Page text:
Wisconsin man accused of running puppy mill faces 117 criminal charges
ELMWOOD, WIS. - Pierce County prosecutors handed down 117 criminal counts against an Elmwood man accused of operating a puppy mill on his property. Stuart Earl West, 68, was charged Tuesday in Pierce County Circuit Court with 21 counts of intenti...
ELMWOOD, WIS. - Pierce County prosecutors handed down 117 criminal counts against an Elmwood man accused of operating a puppy mill on his property.
Stuart Earl West, 68, was charged Tuesday in Pierce County Circuit Court with 21 counts of intentionally providing improper animal shelter space, 48 counts of intentionally providing animal shelter ventilation and 48 counts of intentionally failing to provide food for an animal. All 117 charges are misdemeanors. He pleaded not guilty to all charges at a preliminary hearing, where Pierce County District Attorney Sean Froelich requested a $48,000 signature bond -- an amount he later confirmed was symbolic of the 48 dogs removed last week from West’s property.
Pierce County Circuit Court Commissioner Jorv Gavic approved the bond amount and conditions, which prohibit West from possessing an animals. West asked if he could keep one dog on the property from security.
“There will be no animals,” Gavic responded.
Members of the Pierce County Sheriff’s Office, the American Society for the Prevention of Cruelty to Animals (ASPCA) and the Animal Humane Society (AHS) seized the dogs Friday, April 22, after executing a search warrant at West’s N4758 350th St. home.
According to an ASPCA news release, the dogs were all yellow labradors and comprised 35 adults and 13 puppies. The dogs were living indoors in small, filthy travel crates with no access to food or water,” according to the ASPCA.
Pierce County Sheriff Nancy Hove said more than 10 adult dogs were found dead in a barn on the property, with more allegedly buried in the back yard.
“It was disgusting,” she said. “I don’t know how else to put it.”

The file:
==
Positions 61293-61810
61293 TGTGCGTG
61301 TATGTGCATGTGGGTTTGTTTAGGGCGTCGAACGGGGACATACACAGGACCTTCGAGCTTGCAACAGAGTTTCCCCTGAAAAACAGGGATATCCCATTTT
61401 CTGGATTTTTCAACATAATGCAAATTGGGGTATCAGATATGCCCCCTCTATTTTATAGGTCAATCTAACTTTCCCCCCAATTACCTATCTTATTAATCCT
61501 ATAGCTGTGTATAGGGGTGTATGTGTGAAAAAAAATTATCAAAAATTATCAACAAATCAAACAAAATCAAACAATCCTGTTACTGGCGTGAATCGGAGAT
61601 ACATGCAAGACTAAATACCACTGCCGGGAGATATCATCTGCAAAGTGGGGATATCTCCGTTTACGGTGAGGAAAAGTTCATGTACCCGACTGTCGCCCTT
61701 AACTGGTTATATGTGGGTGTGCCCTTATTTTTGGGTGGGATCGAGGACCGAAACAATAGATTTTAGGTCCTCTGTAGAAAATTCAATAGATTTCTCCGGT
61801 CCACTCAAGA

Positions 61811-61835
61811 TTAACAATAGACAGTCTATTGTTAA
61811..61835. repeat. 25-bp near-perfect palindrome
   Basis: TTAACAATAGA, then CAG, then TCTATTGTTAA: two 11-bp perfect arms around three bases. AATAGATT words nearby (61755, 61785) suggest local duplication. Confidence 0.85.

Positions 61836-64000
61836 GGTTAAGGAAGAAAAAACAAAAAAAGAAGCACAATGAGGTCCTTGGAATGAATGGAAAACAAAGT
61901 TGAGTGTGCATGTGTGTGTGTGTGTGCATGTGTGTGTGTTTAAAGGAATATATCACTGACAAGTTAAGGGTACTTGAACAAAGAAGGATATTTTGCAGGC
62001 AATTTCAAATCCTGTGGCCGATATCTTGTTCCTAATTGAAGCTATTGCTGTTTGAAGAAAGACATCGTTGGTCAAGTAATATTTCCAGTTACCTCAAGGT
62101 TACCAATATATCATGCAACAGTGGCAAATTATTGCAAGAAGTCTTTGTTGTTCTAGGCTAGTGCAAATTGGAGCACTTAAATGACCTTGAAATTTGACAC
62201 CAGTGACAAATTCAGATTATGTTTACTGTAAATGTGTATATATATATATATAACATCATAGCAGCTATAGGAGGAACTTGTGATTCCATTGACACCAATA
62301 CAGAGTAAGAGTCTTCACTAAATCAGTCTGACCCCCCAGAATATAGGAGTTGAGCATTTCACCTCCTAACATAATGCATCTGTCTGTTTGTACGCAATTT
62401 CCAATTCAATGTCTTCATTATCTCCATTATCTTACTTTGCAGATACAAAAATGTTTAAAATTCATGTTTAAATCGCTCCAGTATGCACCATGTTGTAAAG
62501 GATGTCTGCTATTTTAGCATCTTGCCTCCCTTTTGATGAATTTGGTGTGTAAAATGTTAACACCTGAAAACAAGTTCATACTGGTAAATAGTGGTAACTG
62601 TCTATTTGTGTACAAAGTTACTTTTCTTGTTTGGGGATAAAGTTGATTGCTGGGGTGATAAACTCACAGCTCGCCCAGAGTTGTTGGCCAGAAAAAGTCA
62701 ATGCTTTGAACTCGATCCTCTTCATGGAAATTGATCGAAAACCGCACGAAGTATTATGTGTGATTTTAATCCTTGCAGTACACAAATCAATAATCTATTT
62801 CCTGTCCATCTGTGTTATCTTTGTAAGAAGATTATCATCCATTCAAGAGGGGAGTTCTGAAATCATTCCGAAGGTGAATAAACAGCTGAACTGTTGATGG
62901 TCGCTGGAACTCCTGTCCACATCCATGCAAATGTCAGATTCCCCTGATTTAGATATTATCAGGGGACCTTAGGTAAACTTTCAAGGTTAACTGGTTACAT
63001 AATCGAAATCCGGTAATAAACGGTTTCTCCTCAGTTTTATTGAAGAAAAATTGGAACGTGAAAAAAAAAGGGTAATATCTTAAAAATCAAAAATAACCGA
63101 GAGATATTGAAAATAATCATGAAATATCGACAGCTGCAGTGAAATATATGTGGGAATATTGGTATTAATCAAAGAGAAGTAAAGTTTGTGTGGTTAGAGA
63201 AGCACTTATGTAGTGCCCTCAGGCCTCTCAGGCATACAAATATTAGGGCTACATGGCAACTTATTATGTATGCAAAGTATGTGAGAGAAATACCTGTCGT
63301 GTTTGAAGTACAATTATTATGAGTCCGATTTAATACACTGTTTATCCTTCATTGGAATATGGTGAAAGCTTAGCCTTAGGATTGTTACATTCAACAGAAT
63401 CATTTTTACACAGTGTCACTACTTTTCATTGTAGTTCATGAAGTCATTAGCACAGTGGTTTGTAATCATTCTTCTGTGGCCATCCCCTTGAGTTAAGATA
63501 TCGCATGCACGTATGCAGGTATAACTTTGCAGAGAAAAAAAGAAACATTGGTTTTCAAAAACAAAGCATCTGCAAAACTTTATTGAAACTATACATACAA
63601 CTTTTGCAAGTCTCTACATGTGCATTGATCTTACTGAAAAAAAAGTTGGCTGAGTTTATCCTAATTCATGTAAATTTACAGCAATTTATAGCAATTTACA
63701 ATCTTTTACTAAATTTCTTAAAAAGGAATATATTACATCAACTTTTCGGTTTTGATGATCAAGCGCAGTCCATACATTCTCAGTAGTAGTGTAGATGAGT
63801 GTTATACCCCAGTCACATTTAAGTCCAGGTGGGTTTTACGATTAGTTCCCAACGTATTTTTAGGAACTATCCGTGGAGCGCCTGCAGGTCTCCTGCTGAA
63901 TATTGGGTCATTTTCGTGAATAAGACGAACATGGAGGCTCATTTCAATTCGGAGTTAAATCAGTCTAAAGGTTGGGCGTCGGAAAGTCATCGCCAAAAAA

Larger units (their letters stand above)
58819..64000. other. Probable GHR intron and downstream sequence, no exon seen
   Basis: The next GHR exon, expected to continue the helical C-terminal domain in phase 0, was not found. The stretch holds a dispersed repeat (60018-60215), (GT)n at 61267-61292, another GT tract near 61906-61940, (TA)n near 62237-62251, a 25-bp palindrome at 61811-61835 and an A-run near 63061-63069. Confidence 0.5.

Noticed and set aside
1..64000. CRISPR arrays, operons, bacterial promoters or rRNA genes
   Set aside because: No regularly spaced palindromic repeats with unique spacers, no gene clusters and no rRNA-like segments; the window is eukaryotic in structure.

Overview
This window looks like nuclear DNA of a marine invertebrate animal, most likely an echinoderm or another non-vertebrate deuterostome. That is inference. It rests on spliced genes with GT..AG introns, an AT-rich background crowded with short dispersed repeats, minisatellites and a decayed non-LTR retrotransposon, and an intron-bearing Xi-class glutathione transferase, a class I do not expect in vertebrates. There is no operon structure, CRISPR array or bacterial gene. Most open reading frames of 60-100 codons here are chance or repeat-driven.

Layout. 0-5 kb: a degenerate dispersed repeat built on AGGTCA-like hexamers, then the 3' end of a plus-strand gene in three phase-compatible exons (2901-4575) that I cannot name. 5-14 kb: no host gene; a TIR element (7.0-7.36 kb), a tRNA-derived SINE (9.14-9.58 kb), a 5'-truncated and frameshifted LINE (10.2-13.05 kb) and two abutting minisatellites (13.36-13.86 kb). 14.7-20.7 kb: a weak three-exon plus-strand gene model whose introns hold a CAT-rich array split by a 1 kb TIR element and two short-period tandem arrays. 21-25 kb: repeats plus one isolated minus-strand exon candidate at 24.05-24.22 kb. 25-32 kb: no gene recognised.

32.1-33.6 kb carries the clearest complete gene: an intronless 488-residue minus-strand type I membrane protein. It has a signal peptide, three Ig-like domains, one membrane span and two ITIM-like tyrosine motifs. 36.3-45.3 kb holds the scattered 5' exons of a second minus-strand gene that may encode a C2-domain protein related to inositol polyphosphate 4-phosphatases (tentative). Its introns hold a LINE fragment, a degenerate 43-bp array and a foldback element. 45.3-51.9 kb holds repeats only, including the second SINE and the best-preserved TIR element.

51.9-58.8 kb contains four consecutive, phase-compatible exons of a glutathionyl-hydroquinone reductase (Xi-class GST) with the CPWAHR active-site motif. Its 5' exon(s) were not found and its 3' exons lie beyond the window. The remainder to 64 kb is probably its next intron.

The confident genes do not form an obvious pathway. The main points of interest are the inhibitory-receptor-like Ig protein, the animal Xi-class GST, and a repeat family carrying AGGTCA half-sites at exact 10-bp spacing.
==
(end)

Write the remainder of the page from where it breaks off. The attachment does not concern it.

The ASPCA identified the operation as a puppy mill -- “a large-scale breeding operation designed to generate profits at the cost of the animals’ health and well-being,” according to the release.
Hove said authorities became aware of the alleged operation after a person went there to buy a dog and was floored by the conditions at the facility.
Sheriff’s officials, along with members of the state agriculture department, went to West’s home to gather information on March 28, according to reports. Hove said officers documented the living conditions after West let them in.
Among things witnessed was a kennel containing three large dogs.
“That kind of caught our attention,” she said, noting the department contacted the ASPCA afterward and began drawing up a search warrant request.
Friday’s all-day search of the property led to the transport of the surviving dogs to AHS facilities in Golden Valley, Minn., where they received veterinary treatment. The dead dogs’ remains were sent out of state for autopsies, Hove said.
“What we saw here is no way for a dog to live,” said ASPCA Field Investigations and Response Director Kathryn Destreza. “The puppies at breeding facilities are sold for profit, but many people don't’ realize that their parents are often kept there for years, subjected to incessant breeding and usually lacking basic care and socialization, resulting in a very poor quality of life.”
The incident represented the second time in less than a year that the ASPCA was deployed to western Wisconsin; the organization assisted St. Croix and Polk county authorities last year in uncovering suspected cockfighting operations.
Hove said the organization came with its own equipment and veterinarians who checked over the dogs on the scene.
“They were wonderful to work with,” she said.
A preliminary hearing in the case was set for May 26.